For thousands of years, marijuana has been used as a prescription for many sicknesses. Presently, it is still used in various states for therapeutic purposes. The medicinal use of marijuana is surrounded by a cloud of social, political, and religious debate, which obscures the facts that should be believed in its treatment. The issue of whether we should legalize marijuana to be a medical option has been widely debated in our community recently. It is an important issue because it concerns the health of the populace at large. This essay considers the arguments against legalizing medicinal marijuana and points to some of the valid reasons for the opposed views. It then puts forward arguments for legalizing medicinal marijuana and the reasons for the proposed views.
The controversy surrounding marijuana stems from the legalization of the drug for medical use. Outrageously expressive arguments rage about whether or not marijuana should be considered as a legitimate medicine. The present debate over the medical use of marijuana is in actual fact, a debate over the worth of its medicinal properties relative to the risk posed by its use. But should marijuana be a medical option? Even though scientists and supporters propose for its medical usage, I believe that marijuana should not be used as a medical option.
In the 20th century, marijuana has been used more for its ecstatic effects than as a medicine. Why should doctors take a solid stand against the legalization of marijuana? First, marijuana is recorded as Schedule I in federal drug laws, which means that it has no lawful medical use. Second, no medical authority identifies it as an effective treatment for any condition. It may bring some easing effects on patients with extensive list of diseases, medical conditions or symptoms, but scientific evidence is absent. However, it would be extremely unlikely that a responsible physician would prescribe a joint of marijuana to treat depression. The instant danger is that sick people will use marijuana in lieu of authentic medicine; the symptoms will be camouflaged by the psychoactive effects of the drug causing the patient to return to legitimate treatment whilst the time period for treatment has really elapsed. Thirdly, marijuana use has many severe health effects as detailed in the subsequent paragraphs (McCollum 127).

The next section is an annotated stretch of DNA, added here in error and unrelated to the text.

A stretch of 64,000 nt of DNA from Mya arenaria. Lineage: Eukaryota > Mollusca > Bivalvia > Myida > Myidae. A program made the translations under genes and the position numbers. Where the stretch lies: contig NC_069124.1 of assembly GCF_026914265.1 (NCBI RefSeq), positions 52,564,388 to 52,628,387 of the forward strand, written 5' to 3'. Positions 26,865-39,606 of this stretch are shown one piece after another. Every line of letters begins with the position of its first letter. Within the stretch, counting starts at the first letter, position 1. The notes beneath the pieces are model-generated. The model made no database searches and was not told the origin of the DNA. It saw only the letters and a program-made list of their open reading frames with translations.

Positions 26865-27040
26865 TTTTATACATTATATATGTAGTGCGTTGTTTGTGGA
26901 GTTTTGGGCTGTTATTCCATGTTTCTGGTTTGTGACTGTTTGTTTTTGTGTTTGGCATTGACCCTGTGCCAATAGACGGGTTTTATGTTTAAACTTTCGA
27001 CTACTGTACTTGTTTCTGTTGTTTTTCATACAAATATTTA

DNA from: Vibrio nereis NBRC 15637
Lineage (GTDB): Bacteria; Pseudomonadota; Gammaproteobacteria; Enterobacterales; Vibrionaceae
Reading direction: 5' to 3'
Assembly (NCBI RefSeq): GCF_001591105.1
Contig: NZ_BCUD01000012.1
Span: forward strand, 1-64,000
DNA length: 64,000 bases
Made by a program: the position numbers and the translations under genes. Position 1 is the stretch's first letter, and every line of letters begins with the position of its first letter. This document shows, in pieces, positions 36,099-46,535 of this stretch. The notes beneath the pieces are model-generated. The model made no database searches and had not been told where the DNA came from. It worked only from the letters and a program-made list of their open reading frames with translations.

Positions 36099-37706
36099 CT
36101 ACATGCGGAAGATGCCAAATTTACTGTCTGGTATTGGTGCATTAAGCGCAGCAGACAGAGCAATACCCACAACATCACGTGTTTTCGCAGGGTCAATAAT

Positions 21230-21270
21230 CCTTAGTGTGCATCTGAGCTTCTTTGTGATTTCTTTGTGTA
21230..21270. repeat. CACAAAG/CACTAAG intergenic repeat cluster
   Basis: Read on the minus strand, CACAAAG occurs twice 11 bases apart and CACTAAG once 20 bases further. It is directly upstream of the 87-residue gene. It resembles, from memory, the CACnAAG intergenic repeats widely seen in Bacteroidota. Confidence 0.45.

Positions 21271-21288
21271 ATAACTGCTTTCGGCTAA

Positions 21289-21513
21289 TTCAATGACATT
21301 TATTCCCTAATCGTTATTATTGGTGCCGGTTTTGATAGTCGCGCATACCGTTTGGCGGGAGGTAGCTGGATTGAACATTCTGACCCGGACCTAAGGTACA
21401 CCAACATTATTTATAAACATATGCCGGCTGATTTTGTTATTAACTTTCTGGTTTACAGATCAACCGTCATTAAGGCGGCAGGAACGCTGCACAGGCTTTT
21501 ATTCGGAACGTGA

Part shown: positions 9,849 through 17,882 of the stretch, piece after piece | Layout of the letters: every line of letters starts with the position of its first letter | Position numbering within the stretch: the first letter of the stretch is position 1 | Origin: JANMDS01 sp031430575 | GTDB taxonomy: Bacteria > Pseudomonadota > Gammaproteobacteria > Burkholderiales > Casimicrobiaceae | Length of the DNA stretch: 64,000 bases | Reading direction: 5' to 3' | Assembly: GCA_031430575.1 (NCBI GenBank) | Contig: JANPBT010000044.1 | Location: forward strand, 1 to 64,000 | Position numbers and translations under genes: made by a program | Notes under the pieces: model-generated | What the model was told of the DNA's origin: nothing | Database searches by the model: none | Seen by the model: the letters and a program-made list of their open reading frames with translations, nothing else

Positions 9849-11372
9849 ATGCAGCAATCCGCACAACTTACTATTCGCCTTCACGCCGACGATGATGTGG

Scientists have confirmed that smoked marijuana, damages the lungs, heart, brain, and immune system. It impairs learning and impedes with judgment, memory and perception. Research has been accumulating lately indicating clearly that marijuana limits the capacity to absorb and preserve information. A 1995 study of college students ascertained that the inability of heavy marijuana limits users to focus, prolong attention, and systematize data for as long as twenty four hours after their last utilization of the drug. Earlier research that compared cognitive capability of adult marijuana users with non-using adults, found that marijuana users fall short on memory as well as mathematics and oral skills.
Although it has yet to be confirmed conclusively, that heavy marijuana use can cause permanent loss of intellectual capacity, animal studies have confirmed that marijuana damages portions of the brain vital to learning and memory. Mental disorders associated with marijuana use has been recorded in the Diagnostic and Statistical Manual of Mental Disorders (DSM) IV and issued by the American Psychiatric Association. These include Cannabis Intoxication Delirium, Cannabis Intoxication, Cannabis Induced Psychotic Disorder, and Cannabis Induced Anxiety Disorder (Golden, Peterson and Haley 63).
Marijuana is a hazardous mind-altering drug and is the cause of many mental disorders, including panic attacks, delusions, acute toxic psychosis, flashbacks, depression, depersonalization, uncontrollable aggressiveness, hallucinations, and paranoia. Moreover, for a long time marijuana has been well-known to trigger attacks of mental illness for instance, schizophrenia and bipolar psychosis. In the short term, use of marijuana weakens thinking, perception, learning, memory and judgment. Many physicians have opposed medicinal marijuana since it would increase users and lead to subsequent increases in addiction (McCollum 126).